Last but not least, the Center for Mental Health calculated in 2015 that presenteeism from mental illness alone costs the UK economy GPB 15.1 billion a year. It has been linked to errors, lower performance, lower well-being and the exacerbation of existing health problems – causing greater productivity loss than absenteeism. Those with a supportive work environment, defined as having supportive colleagues and a good relationship with managers, felt they did not have to go to work when ill, and were both more satisfied with their jobs and healthier. People with a positive outlook were more likely to be willing to carry on with their work while sick.
Generation Z needs flexibility
As Racovitan of KPMG says, one key element in designing attractive benefit packages for the younger generations is not the choice of benefits, but their flexibility. While 10 years ago, many employees were happy with benefits packages that included health subscriptions and meal tickets, the younger generations want to be more in control and choose their own benefits. “Flexibility is key, and it will continue to be for Generation Z which will soon enter the workforce. We are speaking in Romania about so-called ‘cafeteria benefit plans’ (plans under which employees can choose from various benefits those that fit their needs best, up to a specified cash value) and we believe that this is a trend that will continue to grow in the next couple of years,” she says. “Solid HR practices are not necessarily ‘one-size-fits all’ and we encourage organizations to continue to understand their own employees and build their own programs, which would produce best results in their own contexts.”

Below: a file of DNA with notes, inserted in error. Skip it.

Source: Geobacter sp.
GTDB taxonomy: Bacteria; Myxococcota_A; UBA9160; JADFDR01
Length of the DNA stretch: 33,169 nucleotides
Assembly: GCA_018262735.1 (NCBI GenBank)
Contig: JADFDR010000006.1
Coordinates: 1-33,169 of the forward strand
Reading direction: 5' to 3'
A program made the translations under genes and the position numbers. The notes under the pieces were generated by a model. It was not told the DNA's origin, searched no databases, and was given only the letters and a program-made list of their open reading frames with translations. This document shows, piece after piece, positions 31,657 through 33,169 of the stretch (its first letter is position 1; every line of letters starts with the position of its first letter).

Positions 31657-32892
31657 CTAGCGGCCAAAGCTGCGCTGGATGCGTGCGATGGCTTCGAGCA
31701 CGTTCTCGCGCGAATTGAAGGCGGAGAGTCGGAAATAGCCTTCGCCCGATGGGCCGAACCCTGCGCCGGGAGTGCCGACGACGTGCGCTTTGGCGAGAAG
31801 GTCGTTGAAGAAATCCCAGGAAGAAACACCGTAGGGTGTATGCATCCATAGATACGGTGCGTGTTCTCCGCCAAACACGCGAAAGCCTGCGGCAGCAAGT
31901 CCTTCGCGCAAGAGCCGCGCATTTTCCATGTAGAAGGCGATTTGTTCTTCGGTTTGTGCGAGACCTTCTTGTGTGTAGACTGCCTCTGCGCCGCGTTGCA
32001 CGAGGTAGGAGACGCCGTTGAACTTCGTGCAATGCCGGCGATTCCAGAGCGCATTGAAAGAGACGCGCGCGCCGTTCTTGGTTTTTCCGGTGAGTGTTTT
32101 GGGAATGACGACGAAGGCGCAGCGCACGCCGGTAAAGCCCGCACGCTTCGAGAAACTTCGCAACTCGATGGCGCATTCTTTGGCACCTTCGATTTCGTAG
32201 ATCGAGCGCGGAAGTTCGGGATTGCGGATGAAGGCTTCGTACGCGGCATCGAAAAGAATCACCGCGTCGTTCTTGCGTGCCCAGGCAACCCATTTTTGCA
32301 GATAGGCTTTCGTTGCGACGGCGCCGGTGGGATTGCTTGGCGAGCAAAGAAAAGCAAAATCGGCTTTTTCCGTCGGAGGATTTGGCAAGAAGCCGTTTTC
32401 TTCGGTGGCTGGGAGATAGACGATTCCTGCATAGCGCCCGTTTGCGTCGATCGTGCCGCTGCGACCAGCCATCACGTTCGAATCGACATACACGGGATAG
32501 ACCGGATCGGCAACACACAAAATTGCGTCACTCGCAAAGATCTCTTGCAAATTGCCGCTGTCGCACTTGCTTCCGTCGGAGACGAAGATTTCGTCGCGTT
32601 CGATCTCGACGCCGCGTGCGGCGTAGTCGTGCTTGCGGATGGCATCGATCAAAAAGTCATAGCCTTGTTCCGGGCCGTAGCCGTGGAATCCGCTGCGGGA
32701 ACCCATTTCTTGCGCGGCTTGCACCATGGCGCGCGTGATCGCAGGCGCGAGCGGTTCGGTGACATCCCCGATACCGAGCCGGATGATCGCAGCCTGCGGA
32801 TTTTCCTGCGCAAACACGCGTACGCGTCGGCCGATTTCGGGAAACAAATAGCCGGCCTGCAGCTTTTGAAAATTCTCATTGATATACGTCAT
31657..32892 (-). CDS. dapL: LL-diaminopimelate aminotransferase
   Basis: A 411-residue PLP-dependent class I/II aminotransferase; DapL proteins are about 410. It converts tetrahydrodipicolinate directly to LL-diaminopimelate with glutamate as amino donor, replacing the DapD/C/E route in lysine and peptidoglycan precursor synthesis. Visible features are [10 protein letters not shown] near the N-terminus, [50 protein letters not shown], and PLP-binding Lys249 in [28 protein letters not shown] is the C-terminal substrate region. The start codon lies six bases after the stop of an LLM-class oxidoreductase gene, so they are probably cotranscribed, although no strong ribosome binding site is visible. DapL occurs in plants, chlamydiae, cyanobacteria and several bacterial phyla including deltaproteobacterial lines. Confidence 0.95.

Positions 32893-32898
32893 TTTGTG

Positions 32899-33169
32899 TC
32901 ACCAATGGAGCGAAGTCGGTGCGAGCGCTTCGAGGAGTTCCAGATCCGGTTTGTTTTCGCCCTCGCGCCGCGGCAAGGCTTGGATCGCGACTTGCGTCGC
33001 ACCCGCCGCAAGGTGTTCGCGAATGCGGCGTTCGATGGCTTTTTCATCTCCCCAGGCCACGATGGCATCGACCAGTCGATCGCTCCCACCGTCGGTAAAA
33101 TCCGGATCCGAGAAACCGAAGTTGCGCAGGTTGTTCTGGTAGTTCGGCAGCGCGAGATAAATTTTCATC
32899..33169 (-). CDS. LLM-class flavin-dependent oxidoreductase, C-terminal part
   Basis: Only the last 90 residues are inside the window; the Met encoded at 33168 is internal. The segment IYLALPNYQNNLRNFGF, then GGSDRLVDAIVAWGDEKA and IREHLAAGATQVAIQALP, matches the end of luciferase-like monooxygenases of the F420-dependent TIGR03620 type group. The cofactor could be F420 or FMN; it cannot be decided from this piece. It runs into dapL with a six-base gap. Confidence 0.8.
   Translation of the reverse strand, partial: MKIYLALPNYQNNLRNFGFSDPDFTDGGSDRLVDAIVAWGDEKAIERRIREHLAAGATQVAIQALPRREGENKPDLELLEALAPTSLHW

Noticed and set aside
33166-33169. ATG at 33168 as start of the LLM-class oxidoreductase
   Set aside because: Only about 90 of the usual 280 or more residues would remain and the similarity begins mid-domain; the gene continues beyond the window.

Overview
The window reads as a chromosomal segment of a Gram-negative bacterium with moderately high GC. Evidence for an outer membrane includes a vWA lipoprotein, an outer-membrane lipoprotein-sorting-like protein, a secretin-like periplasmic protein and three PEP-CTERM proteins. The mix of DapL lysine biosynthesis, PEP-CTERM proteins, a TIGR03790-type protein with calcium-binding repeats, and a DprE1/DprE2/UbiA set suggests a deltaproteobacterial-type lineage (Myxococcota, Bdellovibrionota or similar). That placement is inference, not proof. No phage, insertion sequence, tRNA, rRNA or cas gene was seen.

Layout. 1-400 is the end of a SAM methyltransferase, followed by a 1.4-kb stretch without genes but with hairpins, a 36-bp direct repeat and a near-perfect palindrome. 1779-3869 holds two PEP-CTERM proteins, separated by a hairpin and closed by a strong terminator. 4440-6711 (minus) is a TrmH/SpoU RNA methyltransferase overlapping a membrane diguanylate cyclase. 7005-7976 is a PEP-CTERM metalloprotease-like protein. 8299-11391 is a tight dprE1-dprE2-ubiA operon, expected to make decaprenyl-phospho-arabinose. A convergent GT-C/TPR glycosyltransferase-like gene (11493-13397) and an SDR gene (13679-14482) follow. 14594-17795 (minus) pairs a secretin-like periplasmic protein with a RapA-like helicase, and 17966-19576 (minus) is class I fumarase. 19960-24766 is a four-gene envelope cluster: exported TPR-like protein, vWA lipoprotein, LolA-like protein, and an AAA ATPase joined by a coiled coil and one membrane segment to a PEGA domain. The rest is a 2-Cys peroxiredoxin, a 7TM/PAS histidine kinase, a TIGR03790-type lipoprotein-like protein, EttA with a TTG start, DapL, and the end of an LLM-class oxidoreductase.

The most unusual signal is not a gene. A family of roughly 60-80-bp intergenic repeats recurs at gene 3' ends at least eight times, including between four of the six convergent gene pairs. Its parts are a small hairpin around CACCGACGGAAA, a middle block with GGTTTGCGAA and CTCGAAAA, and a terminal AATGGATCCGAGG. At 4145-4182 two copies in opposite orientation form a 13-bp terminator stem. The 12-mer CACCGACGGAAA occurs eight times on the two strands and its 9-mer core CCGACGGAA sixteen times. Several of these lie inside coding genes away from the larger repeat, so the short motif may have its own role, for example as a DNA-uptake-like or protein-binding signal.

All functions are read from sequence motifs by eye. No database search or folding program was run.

As Anagnostakis of Mind Learners says, more and more managers are interested in how they can create a positive environment for their teams beyond the effectiveness of the business. “Organizations are becoming more aware that in a world where the definition of work is changing, new generations come with a very different way of thinking. Instead of the cult of work and sacrifice that we see in employees of around 40, youngsters expect the organization to be open, the job to be fun and the work program to be flexible. They come to the interview and say: ‘It is important for me to be happy – what do you do to help me feel like this at work?’,” says the representative of Mind Learners.